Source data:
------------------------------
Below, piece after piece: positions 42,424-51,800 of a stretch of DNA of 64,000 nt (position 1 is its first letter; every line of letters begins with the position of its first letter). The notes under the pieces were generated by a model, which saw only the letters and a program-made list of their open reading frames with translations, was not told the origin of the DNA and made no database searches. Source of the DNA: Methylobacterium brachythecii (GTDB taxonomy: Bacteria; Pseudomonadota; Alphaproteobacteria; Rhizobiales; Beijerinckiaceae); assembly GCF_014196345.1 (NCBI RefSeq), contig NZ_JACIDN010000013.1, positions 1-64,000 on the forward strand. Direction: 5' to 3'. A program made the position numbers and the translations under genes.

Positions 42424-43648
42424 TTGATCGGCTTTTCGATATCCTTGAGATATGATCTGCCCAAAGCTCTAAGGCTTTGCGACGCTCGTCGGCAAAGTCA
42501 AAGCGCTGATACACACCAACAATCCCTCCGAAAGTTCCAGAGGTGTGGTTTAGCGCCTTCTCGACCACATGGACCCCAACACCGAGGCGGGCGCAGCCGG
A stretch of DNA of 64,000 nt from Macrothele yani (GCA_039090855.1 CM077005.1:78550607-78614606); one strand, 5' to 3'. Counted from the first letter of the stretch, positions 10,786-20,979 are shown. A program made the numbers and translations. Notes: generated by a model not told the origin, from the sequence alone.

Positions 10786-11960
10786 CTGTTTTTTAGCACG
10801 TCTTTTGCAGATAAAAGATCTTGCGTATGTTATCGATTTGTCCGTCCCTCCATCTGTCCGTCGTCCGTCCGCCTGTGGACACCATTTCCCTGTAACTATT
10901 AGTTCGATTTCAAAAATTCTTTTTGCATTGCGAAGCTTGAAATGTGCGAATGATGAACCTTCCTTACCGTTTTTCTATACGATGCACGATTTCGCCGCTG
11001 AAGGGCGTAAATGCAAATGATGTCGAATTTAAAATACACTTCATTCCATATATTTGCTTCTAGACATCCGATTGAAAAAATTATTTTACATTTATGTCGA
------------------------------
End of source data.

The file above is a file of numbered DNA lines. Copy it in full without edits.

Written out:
Below, piece after piece: positions 42,424-51,800 of a stretch of DNA of 64,000 nt (position 1 is its first letter; every line of letters begins with the position of its first letter). The notes under the pieces were generated by a model, which saw only the letters and a program-made list of their open reading frames with translations, was not told the origin of the DNA and made no database searches. Source of the DNA: Methylobacterium brachythecii (GTDB taxonomy: Bacteria; Pseudomonadota; Alphaproteobacteria; Rhizobiales; Beijerinckiaceae); assembly GCF_014196345.1 (NCBI RefSeq), contig NZ_JACIDN010000013.1, positions 1-64,000 on the forward strand. Direction: 5' to 3'. A program made the position numbers and the translations under genes.

Positions 42424-43648
42424 TTGATCGGCTTTTCGATATCCTTGAGATATGATCTGCCCAAAGCTCTAAGGCTTTGCGACGCTCGTCGGCAAAGTCA
42501 AAGCGCTGATACACACCAACAATCCCTCCGAAAGTTCCAGAGGTGTGGTTTAGCGCCTTCTCGACCACATGGACCCCAACACCGAGGCGGGCGCAGCCGG
A stretch of DNA of 64,000 nt from Macrothele yani (GCA_039090855.1 CM077005.1:78550607-78614606); one strand, 5' to 3'. Counted from the first letter of the stretch, positions 10,786-20,979 are shown. A program made the numbers and translations. Notes: generated by a model not told the origin, from the sequence alone.

Positions 10786-11960
10786 CTGTTTTTTAGCACG
10801 TCTTTTGCAGATAAAAGATCTTGCGTATGTTATCGATTTGTCCGTCCCTCCATCTGTCCGTCGTCCGTCCGCCTGTGGACACCATTTCCCTGTAACTATT
10901 AGTTCGATTTCAAAAATTCTTTTTGCATTGCGAAGCTTGAAATGTGCGAATGATGAACCTTCCTTACCGTTTTTCTATACGATGCACGATTTCGCCGCTG
11001 AAGGGCGTAAATGCAAATGATGTCGAATTTAAAATACACTTCATTCCATATATTTGCTTCTAGACATCCGATTGAAAAAATTATTTTACATTTATGTCGA